Seasoning a mud pot

Seasoning a clay pot

The pot you see in the featured image above is a “factory pot”. Yes that is what it is called in Tulu to distinguish it from the locally available thin pots. The thick pot is manufactured in factories probably in Kerala and needs no seasoning and is at least two times as thick as locally available pots turned on a potters wheel. The pores in the pot do need to be sealed before using it to cook though. Since it was the only pot I had, I decided to use it for this tutorial on seasoning pots. The local pots are a pale muddy brown while the factory manufactured pots are brick red… probably added color.

Why season?

So why do pots need to be seasoned?

The answer is two fold.

  1. The pots like those available locally have not been heat treated. It is not much fun when due to stresses in the pot, it bursts open with your fish curry when it is placed over a fire.
  2. Pots are porous. That is how pots made for drinking water manage to keep water cool. The water seeps out of the pores very slowly and evaporates from the outer surface of the pot.
The factory pot being fired (Not really required) I think it is already heat treated at the factory in an oven. The pot sellers usually stand on the pot to show us how strong it is.
The factory pot being fired (Not really required) I think it is already heat treated at the factory in an oven. The pot sellers usually stand on the pot to show us how strong it is.

I still remember my first pot seasoning. It was sometime in the mid 1990’s. Even though we have steel utensils today, people still swear that fish and meat cooked in a clay pot tastes better. Some of my south Indian friends had their own pots in Mumbai, then Bombay. I was determined to have one of my own, so when I went home during the vacations, I asked my father in law for advice.

We went to the closest sante (or village market) held once a week. Every day of the week it is held in a different town. On his advice, I bought two pots. A backup, in case one broke while seasoning.

This is what we required for the seasoning:

  1. A matchbox or a lighter to start the fire
  2. Eye protection (Read on)
  3. Two pots
  4. A large pile of well dried leaves (He had his own nursery, so no shortage of leaves :-))
  5. Some fleshy or slimy leaves such as cashew, Malabar spinach (Basella alba), Hibiscus, Aloe vera etc.. ( Make sure the leaves are not poisonous)
  6. A thick cloth to hold the pot or oven mitts (remember it would get blackened)
Once rubbed with the leaves, the pot takes on a beautiful mottled red-green-black color.
Once rubbed with the leaves, the pot takes on a beautiful mottled red-green-black color.

Make a big pile of leaves, dried coconut leaves work as well. We need the fire to burn fiercely for a while. Light the fire and place the pot upside down on it so that the flames reach inside. Keep turning the pot as required so that it is evenly fired inside and out. Do this for 10 minutes or so.

While it is still hot, hold it by the edge using a thick cloth or gloves and thoroughly rub it inside out with the green leaves. By the time you are done, the pot would have turned greenish black with the original color of the pot still showing in places. We have now successfully heat treated the pot and also sealed its pores. It can be washed out with wood ash and water and dried in the sun after which it is ready to use.

We can also go one step ahead, and this is definitely required for pots manufactured in a factory. I sincerely hope that it is real clay and has no chemical additives added to it. Put the pot over a wood fire ( a gas ring works too, but you need to increase the flame slowly) after filling it with the starchy water (Teli in Tulu) left over after cooking par boiled rice. I guess normal white rice water should do as well. Bring it to a boil and as it foams up, reduce the flame and simmer it for a while. Any impurities or dirt embedded in the pores should rise up to the surface.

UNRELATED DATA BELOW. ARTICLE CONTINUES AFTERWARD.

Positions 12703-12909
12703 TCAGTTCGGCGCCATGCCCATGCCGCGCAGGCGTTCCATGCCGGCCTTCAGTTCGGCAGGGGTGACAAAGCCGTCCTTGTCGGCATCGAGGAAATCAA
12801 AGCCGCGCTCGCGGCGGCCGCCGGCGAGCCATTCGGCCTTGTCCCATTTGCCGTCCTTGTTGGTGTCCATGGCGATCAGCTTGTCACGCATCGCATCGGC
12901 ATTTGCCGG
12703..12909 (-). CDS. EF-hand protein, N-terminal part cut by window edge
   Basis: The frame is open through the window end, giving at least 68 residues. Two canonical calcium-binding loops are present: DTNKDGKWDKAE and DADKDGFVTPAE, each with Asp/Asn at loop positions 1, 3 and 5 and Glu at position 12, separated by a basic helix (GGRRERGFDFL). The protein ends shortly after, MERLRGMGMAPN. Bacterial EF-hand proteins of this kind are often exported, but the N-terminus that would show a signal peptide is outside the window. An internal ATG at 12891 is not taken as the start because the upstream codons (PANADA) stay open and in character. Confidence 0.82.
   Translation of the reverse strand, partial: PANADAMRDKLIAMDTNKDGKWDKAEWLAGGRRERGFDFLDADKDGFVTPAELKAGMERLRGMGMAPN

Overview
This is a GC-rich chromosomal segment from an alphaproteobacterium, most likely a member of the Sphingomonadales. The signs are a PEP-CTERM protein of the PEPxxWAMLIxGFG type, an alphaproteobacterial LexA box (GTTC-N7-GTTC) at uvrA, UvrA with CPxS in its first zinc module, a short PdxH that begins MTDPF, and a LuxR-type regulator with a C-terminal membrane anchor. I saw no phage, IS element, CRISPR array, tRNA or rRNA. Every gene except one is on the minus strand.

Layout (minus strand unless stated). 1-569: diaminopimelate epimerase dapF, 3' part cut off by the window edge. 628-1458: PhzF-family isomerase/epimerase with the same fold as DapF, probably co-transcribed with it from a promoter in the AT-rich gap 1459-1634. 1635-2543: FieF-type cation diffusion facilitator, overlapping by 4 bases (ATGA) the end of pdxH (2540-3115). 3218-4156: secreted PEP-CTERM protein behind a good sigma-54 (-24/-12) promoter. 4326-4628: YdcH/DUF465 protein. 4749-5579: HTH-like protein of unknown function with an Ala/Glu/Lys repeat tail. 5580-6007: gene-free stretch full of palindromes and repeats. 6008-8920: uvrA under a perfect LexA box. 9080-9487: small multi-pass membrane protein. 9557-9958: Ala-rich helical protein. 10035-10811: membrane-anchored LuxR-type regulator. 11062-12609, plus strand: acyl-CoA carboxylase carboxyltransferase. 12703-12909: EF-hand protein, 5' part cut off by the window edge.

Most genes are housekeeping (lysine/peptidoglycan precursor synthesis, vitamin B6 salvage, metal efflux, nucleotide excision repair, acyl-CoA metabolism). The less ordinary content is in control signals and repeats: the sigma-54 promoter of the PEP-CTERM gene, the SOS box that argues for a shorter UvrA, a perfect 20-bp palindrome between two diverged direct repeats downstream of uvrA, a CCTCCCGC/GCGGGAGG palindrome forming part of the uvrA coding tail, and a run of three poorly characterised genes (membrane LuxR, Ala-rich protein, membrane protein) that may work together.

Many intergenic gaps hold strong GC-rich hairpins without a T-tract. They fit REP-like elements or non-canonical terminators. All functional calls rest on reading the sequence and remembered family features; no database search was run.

Note the brown colored impurities from the pores rising up with the foam at the edges.
Note the brown colored impurities from the pores rising up with the foam at the edges.

Cool, discard the rice water and wash and dry the pot in the sun. It is better not to use commercial  dish washing soap as the pot remembers smells. That is why a pot used for fish curry will not be used for cooking rice and vice versa. Drying the pot in the sun gets rid of most of the smells and also sterilizes the pot.

To end this post, let me tell you the end of the story. We placed both pots on the leaves and set them on fire. A short while later, I heard a crack and a zing. It took me a few moments to realize that one of the pot’s rims had broken off a piece and shot it at me narrowly missing my face.  Hence the requirement of eye protection! The pot was still usable, but I had no use or place for two pots in my bag. I use the pot only occasionally. 25 years later, I still have the pot with me 🙂

Credits:

| Mrs. Manorama Soans | Mrs. Sukumari Furtado  | Mr. Wilson Soans | Mrs. Eileen Mathias | 

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3 thoughts on “Seasoning a clay pot”

  1. Hi
    I have a clay pot which I couldnt use yet because it creates a lot of foam, I ahve cooked rice (to season it) a few times already and still it creates a lot of foam for any dish like dal etc. The foam is exactly like your last pic (like soapy foam). Is it normal?

    1. Hi Rima,

      I think this is normal. I’ve seen this happening when I’ve seen my old folks cooking in pots. They often stir with a wooden spoon whenever it starts foaming too much. It is also good to not fill the pot close to its limit. However rice, dals (split lentils) and anything containing cream like milk or ground coconut do foam more than other foods 🙂

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